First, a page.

Designing for the Future: What path should designers take?

A few members of the TrackMaven Design Team were lucky enough to attend the Smashing Design Conference in New York this year. Wade, Blake, and I had a blast exploring the streets of Hell’s Kitchen, making new friends and learning a bunch of skills to bring back to our team. I think I can speak for all of us that we left feeling refreshed and inspired!

“Stoop kids don’t leave the stoop” — Taken by strangers we met on the streets of NYC

While there were a lot of awesome talks given by great speakers, Josh Clark’s Magical UX and the Internet of Things stood out to me the most. Clark not only spoke to my nerdy side and desire to receive my letter from Hogwarts with his magic wand demonstration but he also spoke to my product designer side as well. He made a very fascinating point that we as designers might have been wrong in trying to make technology all about engagement. The majority of people are now stuck with their heads down staring at a device instead of experiencing the world around them. Is that what we intended to do? Make everyone miss amazing moments in their life? I don’t think so. I don’t think we knew what would happen when cell phones, tablets, and laptops became popular.

Picture courtesy of abcnews.com. Clark showed this during his presentation and it definitely drove the point home. HE MISSED AN EFFING WHALE!

Now that we know what effect technology is having on the world, it’s up to us to decide if this is the type of world that we want to live in. I’m completely guilty of this as well. I don’t think I can take one awkward ride up an elevator without reaching into my purse to grab my phone so I can avoid any interaction what-so-ever. I also bring it out when I’m at dinner with family and I don’t even realize I’m doing it and then get super annoyed when I’m sitting with someone constantly on their phone. Ironic.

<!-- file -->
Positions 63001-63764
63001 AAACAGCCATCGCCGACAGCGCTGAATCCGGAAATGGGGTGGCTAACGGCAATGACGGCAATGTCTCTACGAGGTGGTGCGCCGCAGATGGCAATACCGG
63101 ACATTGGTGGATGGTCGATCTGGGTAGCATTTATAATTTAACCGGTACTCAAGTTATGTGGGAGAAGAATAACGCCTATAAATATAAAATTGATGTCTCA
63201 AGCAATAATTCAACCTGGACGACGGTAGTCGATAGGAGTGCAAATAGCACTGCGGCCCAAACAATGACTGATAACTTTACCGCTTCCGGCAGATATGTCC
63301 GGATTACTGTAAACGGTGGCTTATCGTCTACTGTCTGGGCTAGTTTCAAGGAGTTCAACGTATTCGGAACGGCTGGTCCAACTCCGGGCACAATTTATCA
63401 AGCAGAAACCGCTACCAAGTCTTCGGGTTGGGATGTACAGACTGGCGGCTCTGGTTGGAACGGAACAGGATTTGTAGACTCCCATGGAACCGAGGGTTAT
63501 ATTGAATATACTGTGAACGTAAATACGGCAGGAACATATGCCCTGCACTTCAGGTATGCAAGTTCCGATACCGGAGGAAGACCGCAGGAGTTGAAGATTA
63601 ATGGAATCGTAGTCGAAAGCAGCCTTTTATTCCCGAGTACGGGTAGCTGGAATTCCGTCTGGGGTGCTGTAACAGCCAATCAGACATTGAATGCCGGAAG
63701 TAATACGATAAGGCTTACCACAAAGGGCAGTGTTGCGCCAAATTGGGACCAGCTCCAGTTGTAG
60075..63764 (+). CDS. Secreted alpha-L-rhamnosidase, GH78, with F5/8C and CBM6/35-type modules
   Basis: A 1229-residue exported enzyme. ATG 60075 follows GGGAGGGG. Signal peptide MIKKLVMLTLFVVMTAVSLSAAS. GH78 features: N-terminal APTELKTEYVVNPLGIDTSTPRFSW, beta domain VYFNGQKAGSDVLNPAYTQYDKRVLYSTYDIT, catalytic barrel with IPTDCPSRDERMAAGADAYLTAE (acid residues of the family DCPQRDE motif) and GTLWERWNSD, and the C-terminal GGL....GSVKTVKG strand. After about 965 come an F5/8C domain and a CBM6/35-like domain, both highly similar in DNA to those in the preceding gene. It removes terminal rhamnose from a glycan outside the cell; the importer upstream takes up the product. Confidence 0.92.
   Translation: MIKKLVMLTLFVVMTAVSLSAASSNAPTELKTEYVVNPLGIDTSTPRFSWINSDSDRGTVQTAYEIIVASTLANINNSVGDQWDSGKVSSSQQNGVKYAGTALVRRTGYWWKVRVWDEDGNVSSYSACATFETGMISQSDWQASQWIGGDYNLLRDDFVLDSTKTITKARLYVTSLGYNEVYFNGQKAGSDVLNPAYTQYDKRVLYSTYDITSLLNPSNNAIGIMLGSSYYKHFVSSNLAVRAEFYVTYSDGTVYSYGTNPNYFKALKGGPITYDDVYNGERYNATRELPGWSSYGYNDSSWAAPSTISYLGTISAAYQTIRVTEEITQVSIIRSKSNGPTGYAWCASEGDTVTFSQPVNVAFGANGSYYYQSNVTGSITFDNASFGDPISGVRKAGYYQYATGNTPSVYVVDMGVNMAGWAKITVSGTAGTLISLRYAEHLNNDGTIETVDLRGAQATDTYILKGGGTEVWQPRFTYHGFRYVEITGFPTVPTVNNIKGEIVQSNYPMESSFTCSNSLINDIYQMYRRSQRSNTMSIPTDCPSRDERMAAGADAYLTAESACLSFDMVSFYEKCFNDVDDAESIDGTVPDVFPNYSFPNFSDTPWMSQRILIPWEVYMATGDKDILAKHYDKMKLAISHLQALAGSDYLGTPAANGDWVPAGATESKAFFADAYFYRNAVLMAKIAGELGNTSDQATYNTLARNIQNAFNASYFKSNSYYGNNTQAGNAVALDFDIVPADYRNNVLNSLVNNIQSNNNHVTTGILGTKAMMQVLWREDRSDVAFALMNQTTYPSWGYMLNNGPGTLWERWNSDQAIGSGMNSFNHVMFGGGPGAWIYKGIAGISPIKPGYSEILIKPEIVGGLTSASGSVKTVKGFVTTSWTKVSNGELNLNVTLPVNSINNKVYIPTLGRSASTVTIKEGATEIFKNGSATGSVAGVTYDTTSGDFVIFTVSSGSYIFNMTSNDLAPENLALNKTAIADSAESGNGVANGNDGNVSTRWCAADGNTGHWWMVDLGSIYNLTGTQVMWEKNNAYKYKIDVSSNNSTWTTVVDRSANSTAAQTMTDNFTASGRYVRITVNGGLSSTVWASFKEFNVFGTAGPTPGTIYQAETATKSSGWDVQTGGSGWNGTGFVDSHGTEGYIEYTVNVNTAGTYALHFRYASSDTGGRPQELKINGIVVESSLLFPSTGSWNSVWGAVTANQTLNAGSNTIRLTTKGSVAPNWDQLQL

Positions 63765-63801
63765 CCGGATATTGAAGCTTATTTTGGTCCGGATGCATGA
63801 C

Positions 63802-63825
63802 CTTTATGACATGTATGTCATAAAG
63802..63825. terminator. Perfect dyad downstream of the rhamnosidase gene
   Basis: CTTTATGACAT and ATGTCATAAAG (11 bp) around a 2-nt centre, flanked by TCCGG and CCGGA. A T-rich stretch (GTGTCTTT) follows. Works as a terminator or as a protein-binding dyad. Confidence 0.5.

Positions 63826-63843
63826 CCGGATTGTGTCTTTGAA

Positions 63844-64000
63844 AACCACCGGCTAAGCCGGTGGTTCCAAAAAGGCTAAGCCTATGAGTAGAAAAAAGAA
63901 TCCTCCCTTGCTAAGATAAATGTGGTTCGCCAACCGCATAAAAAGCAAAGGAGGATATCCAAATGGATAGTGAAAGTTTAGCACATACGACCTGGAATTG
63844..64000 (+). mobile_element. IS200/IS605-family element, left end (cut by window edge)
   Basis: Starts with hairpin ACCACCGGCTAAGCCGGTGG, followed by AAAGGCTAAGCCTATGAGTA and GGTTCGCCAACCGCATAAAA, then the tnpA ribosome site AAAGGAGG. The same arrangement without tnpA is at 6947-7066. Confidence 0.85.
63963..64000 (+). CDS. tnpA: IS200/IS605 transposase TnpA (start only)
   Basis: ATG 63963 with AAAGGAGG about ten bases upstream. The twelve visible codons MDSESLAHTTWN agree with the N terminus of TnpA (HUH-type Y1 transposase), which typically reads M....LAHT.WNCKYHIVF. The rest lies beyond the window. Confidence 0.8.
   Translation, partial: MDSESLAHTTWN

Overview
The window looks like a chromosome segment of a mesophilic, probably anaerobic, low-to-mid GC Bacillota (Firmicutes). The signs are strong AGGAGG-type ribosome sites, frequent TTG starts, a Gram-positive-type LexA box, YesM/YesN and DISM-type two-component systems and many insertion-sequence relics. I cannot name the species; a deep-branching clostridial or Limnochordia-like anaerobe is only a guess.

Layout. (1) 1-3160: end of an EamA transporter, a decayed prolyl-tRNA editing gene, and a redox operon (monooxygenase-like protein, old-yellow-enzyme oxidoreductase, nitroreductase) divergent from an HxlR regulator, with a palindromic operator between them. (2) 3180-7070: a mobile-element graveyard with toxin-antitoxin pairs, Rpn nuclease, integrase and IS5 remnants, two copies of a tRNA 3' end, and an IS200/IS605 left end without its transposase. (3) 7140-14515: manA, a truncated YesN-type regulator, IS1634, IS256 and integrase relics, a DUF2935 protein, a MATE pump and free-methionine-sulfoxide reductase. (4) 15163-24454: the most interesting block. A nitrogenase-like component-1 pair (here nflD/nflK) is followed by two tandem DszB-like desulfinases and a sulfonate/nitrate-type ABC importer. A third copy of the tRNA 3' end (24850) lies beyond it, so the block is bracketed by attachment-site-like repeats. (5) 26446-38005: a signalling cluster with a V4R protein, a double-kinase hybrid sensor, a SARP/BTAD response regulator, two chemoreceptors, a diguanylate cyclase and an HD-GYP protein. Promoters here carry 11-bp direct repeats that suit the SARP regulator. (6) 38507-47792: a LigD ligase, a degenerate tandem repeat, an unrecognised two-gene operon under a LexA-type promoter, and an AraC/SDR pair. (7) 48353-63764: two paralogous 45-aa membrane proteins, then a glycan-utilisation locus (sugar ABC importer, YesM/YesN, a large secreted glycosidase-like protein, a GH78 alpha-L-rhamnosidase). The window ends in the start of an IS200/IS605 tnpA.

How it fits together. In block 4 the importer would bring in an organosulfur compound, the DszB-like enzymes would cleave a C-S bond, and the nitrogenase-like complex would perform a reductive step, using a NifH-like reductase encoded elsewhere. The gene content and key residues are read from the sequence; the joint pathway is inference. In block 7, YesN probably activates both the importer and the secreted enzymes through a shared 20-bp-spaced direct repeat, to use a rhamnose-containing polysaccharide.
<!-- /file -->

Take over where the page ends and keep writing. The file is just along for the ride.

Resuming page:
I personally don’t think this is the type of world we should live in but I don’t think that technology has to fall back or be less innovative. In fact, we should be even more innovative. As Clark said, we need to figure out how to blend technology into the background and we have the “magic wands” — cell phones, tablets, laptops — to do it. Thanks to products like Phillips Hue and Nest, we can now control everything in our house — from the lights to the temperature — with our cell phone, that’s pretty magical! Imagine if someone from the 1700’s traveled in time to the present and we handed them a box that could turn darkness into light, they would think it was sorcery!

However, this is not easy. I started to think about how I could apply this newfound revelation to TrackMaven. How can we make the lives of marketers easier by blending into their workday? I can’t wait to explore this with our product team.

A great example Clark mentioned was Amazon Dash. Dash’s innovative technology blends right into the background of your home. We’ve all had those moments when we’re like, “Crap, that was the last of the laundry detergent and I still have 5 loads to do.” Now, you can just press a button when you notice it’s getting low and it’ll show up at your door! Of course, we don’t want buttons all over our house but this is a great start into something revolutionary. Amazon will take this button and learn from it, innovate on it, and turn it into something even better that fits in with our everyday lives.

Amazon Dash Tide Button

I think designers now have more power than ever to steer where technology will go. Will we continue to bury people’s faces into devices? Or will we create products that use technology in a way that interacts with our everyday lives? Wouldn’t it be awesome if we could find a way to make technology and our surroundings seamlessly coexist?

We should all stop and think about the type of products we are building and if we are contributing to the lack of human interaction with the world. Is it like CandyCrush and people lose track of what time of day it is? Or is it like Amazon Dash, where it goes unnoticed but provides a huge convenience to its user?

As designers, we have an influence and a “seat at the table” more than ever. We’re respected in the community when we were once an after thought. Maybe instead of thinking of ways to make our apps more addicting, we should be thinking about how to make them an essential part of our everyday lives, so much that it blends in and feels natural. We have a chance to shape the future into something different than what it’s becoming and we have the magic tools to do it!

Let’s design for the future we want!

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